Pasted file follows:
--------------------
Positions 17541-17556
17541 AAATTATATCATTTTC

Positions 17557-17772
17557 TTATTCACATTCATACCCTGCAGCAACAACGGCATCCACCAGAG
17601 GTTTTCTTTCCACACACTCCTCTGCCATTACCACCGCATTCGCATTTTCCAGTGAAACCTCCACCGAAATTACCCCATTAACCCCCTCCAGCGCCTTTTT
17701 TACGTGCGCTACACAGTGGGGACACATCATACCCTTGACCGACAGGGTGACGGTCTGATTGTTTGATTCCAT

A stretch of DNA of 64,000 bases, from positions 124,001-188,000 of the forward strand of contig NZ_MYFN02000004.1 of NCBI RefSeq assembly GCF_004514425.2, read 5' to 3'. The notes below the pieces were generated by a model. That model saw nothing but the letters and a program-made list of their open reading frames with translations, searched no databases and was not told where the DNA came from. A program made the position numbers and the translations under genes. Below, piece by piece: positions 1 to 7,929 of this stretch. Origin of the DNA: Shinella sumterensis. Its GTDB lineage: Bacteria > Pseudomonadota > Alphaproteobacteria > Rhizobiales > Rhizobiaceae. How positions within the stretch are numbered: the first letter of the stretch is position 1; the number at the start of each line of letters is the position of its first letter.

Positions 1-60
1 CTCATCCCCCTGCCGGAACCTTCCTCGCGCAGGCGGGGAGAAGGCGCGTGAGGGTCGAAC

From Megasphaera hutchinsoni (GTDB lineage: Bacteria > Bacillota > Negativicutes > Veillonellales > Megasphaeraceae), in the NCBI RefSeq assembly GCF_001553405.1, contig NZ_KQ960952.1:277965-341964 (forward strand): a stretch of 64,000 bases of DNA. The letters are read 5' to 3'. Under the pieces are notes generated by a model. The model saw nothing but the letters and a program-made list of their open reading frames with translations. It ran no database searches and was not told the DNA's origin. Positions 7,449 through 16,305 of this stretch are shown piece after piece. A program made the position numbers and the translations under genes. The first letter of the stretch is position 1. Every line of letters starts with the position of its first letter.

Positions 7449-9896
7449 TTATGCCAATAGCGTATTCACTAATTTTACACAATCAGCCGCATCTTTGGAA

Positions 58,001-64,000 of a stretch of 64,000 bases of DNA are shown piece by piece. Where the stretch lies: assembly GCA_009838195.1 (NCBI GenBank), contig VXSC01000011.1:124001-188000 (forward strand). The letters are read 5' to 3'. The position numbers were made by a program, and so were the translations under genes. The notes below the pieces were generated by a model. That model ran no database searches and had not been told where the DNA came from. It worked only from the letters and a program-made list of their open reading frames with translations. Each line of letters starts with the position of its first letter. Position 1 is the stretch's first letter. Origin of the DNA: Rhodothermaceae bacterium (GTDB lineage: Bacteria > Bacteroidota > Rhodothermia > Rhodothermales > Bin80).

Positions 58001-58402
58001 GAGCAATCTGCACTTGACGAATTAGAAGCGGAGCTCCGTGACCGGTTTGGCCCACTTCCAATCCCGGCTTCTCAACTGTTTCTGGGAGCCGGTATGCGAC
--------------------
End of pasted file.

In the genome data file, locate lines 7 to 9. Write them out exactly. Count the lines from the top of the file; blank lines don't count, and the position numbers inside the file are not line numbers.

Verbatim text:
A stretch of DNA of 64,000 bases, from positions 124,001-188,000 of the forward strand of contig NZ_MYFN02000004.1 of NCBI RefSeq assembly GCF_004514425.2, read 5' to 3'. The notes below the pieces were generated by a model. That model saw nothing but the letters and a program-made list of their open reading frames with translations, searched no databases and was not told where the DNA came from. A program made the position numbers and the translations under genes. Below, piece by piece: positions 1 to 7,929 of this stretch. Origin of the DNA: Shinella sumterensis. Its GTDB lineage: Bacteria > Pseudomonadota > Alphaproteobacteria > Rhizobiales > Rhizobiaceae. How positions within the stretch are numbered: the first letter of the stretch is position 1; the number at the start of each line of letters is the position of its first letter.

Positions 1-60
1 CTCATCCCCCTGCCGGAACCTTCCTCGCGCAGGCGGGGAGAAGGCGCGTGAGGGTCGAAC